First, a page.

Economy

  • Housing bust goes from bad to worse

    Housing prices are falling even more rapidly while politicians benefit from a cozy relationship with the mortgage industry they plan to bail out.

  • Desperate in Milwaukee

    As many as 3,000 people lined up outside a welfare office on the false rumor that emergency food vouchers would be distributed to those in need.

  • Choices no one should have to make

    The sensationalism of food riots and people taking to the streets has people talking about something that has been impacting nearly half of humanity.

  • A disaster caused by the free market

    The Economist called the world food crisis a "silent tsunami," but it is not a natural disaster, and there's nothing silent about the response to it.

  • Generation Debt

    By virtually every measure--wages, conditions, debt, unemployment and more--young working people are less well off today than preceding generations.

  • Why the numbers don't add up

    The government's preferred measure of inflation remains fairly low--because the statistics-keepers don't count the prices of certain goods.

  • Tightening a belt with no notches left

    With food prices climbing higher with every passing week, more and more poor and working-class families are finding it difficult to put food on the table.

  • When the "solution" is the problem

    At the UN food summit in Rome, the priorities of world leaders were on display--and they didn't include alleviating the suffering of the hungry.

  • Wall Street happy talk turns to panic

    The stock market plunged on July 6 on a double-barreled blast of bad news--a record increase in oil prices and a sharp rise in the unemployment rate.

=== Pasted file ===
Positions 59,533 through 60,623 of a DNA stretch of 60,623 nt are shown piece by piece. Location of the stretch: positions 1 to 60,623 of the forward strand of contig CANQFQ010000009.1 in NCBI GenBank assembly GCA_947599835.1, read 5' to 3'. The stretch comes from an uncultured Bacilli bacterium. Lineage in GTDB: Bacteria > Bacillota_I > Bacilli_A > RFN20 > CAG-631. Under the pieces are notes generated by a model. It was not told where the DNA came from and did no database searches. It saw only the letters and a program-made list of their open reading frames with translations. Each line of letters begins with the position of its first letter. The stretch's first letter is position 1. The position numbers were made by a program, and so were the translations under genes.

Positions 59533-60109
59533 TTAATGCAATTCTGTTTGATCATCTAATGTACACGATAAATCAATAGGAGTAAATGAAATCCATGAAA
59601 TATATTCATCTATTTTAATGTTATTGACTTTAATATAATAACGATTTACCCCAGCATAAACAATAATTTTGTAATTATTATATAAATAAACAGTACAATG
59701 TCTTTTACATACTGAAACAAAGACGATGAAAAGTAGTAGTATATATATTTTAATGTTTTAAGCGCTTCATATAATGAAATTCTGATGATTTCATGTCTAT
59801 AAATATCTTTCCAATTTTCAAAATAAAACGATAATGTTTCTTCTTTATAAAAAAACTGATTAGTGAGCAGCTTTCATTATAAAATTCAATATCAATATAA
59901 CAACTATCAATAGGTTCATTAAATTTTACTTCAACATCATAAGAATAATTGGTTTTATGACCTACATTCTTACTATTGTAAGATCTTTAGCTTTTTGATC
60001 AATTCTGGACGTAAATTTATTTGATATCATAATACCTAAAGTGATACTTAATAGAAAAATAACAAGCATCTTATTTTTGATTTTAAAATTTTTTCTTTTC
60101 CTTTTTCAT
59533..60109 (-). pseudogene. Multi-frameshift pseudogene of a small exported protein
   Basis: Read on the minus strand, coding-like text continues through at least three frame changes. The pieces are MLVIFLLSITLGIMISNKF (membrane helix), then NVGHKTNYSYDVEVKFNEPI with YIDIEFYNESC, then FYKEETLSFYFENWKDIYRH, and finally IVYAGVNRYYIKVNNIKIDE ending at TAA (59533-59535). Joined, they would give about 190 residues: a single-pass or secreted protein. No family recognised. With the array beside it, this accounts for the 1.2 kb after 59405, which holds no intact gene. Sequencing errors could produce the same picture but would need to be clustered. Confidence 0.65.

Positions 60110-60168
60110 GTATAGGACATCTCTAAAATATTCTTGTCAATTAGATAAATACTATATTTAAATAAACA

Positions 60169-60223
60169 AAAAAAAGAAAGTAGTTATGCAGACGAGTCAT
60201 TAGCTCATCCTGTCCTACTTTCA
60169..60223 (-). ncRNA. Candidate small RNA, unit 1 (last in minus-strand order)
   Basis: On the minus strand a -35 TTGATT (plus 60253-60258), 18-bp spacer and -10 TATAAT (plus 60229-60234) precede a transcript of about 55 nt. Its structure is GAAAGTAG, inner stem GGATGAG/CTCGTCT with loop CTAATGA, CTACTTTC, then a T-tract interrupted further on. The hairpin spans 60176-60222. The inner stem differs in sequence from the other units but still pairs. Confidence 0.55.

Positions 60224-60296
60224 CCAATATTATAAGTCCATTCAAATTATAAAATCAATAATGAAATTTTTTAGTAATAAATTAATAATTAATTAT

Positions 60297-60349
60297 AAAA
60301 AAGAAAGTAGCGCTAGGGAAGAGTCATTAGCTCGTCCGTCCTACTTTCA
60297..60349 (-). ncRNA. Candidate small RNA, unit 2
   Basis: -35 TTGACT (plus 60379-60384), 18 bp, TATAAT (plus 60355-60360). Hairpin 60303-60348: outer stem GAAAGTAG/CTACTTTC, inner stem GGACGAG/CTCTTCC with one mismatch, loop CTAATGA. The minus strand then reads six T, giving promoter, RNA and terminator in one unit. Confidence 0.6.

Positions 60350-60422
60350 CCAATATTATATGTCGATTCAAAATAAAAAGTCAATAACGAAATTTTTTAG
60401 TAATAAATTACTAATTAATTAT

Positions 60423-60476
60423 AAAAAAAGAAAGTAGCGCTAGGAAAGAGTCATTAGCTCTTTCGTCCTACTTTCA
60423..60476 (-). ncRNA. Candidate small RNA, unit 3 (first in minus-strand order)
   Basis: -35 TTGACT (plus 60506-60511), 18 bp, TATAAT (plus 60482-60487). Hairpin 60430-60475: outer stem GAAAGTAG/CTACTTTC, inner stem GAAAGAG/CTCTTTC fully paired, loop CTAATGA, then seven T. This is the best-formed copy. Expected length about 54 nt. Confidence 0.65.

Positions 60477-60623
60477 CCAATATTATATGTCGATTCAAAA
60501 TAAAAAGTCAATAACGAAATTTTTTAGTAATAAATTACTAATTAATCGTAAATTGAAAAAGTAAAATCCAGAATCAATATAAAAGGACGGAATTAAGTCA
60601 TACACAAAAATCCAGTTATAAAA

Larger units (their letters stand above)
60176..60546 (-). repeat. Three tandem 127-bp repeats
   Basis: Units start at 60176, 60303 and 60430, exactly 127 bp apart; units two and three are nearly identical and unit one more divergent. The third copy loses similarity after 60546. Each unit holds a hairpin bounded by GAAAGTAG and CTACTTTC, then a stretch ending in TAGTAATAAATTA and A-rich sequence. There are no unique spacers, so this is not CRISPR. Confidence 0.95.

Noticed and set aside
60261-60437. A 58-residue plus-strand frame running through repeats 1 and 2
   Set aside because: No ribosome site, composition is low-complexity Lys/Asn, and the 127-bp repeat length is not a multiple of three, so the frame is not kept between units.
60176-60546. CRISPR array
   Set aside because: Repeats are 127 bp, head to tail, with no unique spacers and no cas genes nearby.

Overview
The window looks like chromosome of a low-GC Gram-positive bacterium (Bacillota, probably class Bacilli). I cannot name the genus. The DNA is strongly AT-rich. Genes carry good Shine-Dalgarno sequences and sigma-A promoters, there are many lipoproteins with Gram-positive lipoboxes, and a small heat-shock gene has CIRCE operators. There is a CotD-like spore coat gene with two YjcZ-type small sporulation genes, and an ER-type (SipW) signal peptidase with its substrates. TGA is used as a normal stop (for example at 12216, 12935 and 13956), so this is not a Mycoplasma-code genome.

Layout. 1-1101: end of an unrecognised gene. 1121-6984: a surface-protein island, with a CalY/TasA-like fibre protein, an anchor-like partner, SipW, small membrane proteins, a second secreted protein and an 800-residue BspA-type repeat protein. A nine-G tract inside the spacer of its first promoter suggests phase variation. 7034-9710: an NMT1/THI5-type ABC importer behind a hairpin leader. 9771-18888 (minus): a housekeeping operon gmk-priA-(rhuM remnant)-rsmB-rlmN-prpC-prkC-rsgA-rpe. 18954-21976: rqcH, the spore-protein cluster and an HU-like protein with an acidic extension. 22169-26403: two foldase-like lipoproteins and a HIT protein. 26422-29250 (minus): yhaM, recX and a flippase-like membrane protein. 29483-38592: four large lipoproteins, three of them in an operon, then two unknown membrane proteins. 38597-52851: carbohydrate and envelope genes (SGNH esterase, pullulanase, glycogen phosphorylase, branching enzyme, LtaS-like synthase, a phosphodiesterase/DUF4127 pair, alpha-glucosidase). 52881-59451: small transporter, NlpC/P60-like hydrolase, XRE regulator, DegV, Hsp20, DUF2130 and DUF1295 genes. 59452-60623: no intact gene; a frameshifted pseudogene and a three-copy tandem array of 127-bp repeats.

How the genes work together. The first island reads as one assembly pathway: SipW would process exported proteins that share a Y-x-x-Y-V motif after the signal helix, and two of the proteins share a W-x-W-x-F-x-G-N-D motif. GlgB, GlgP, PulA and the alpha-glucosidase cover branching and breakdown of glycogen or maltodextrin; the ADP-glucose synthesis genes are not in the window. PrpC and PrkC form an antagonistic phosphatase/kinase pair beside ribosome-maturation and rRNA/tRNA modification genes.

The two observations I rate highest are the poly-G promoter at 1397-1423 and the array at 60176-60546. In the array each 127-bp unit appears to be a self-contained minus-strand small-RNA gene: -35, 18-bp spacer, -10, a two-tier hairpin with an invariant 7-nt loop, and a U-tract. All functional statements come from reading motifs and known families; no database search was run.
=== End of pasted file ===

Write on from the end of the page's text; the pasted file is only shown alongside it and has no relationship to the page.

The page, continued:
• Can the whole world be fed?

    The global crisis caused by increasing food prices is shining a spotlight on the terrible contradiction of a world of plenty where hundreds of millions go hungry.

  • Is the economic crisis over?

    Next time you hear Wall Street experts say the economy isn't doing too badly after all, check your wallet--where you'll find a good deal less cash.

  • Gambling with the futures

    One little-discussed factor in the global food crisis is speculators driving up the price of all commodities because of intense trading on futures markets.

  • Getting by with a little help from their Fed?

    Can the Federal Reserve Bank save the U.S. economy? That's the hope and prayer of growing numbers of Wall Street executives.

  • Can you afford to feed your family?

    For working families, a skyrocketing grocery bill is one of the most ever-present reminders that they have been making do with less.

  • Wall Street scrambles to avert a meltdown

    The depths of the crisis in the world financial system were revealed in the wake of the collapse of the investment bank Bear Stearns.

  • An epidemic of boarded-up homes

    When you drive around Providence, R.I., there are "for sale" signs and boarded-up homes everywhere.

  • Benefiting from more foreclosures

    Why is the government failing to push for the most aggressive solutions to help homeowners facing the threat of foreclosure?

  • City of a thousand foreclosures

    The foreclosure crisis in Stockton, Calif., is only the latest chapter in the roller-coaster ride the city has been through over the past decade.

  • More and more workers are left...

    Unemployed and no end in sight

    For a growing number of workers, being unemployed means being unemployed for a very long time--and a desperate struggle to get by.

  • Worse is yet to come in housing crisis

    Home foreclosures hit record levels in 2007--and there's a lot worse to come. That's the view of both homeowners' advocates and Wall Street firms.

  • From bubble to bust

    The wild swings on stock markets worldwide are highlighting fears that a severe recession is around the corner--if not already here.

  • Who's paying for the sub-prime disaster?

    The mortgage crisis is now dominating the headlines, but the underlying question remains: Who will help people at risk of losing their homes?

  • Bush's plan to "save" the economy:

    Too little, too late

    Financial markets plunged in the U.S. and around the world in an abject rejection of Bush's plan for an economic stimulus package.

  • Their reward for crashing the economy

    While the ranks of the unemployed grow, fired Wall Street CEOs got paid millions more on their way out the door.